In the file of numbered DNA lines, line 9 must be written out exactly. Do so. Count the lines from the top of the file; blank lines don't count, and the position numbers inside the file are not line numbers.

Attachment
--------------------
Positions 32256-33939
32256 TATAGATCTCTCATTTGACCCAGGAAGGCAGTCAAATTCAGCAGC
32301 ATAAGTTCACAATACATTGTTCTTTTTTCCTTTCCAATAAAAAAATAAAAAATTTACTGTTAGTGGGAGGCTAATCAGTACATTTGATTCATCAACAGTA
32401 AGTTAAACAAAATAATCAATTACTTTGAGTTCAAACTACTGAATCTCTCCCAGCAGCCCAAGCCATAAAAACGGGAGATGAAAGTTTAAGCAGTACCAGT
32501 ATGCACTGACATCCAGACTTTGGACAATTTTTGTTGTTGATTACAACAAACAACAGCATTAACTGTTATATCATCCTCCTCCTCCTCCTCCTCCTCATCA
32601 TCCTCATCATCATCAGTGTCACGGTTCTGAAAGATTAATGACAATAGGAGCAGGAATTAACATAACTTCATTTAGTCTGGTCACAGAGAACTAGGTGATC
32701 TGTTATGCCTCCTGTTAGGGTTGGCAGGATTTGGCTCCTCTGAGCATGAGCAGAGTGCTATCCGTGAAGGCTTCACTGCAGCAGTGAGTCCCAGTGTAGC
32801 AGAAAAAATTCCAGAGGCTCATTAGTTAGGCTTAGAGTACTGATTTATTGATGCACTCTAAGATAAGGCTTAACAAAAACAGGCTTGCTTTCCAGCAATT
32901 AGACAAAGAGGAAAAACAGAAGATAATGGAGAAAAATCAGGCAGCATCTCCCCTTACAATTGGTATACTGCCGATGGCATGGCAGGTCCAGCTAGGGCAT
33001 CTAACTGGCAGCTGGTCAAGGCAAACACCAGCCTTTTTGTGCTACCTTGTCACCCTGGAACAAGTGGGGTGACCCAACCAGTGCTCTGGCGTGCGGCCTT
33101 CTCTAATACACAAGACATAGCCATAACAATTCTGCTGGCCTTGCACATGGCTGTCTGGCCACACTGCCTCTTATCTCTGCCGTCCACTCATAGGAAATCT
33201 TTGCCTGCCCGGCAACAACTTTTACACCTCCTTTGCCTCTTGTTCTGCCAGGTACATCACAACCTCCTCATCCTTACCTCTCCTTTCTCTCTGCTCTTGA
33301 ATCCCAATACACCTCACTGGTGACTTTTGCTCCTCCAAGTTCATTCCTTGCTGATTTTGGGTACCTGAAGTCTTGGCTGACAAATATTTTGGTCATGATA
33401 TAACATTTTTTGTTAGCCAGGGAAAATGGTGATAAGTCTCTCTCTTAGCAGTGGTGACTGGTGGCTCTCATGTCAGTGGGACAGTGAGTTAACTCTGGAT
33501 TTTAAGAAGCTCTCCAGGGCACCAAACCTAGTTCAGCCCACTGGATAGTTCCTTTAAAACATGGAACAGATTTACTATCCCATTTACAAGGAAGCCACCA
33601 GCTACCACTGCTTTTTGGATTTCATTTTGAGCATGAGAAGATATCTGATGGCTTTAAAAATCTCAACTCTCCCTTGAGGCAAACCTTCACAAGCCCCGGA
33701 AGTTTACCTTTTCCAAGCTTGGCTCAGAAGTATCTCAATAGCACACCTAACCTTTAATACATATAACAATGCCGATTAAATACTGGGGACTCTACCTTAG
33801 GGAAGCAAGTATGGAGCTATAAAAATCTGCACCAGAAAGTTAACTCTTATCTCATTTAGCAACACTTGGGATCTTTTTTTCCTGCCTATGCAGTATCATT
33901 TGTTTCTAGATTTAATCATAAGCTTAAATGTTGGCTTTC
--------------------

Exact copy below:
32901 AGACAAAGAGGAAAAACAGAAGATAATGGAGAAAAATCAGGCAGCATCTCCCCTTACAATTGGTATACTGCCGATGGCATGGCAGGTCCAGCTAGGGCAT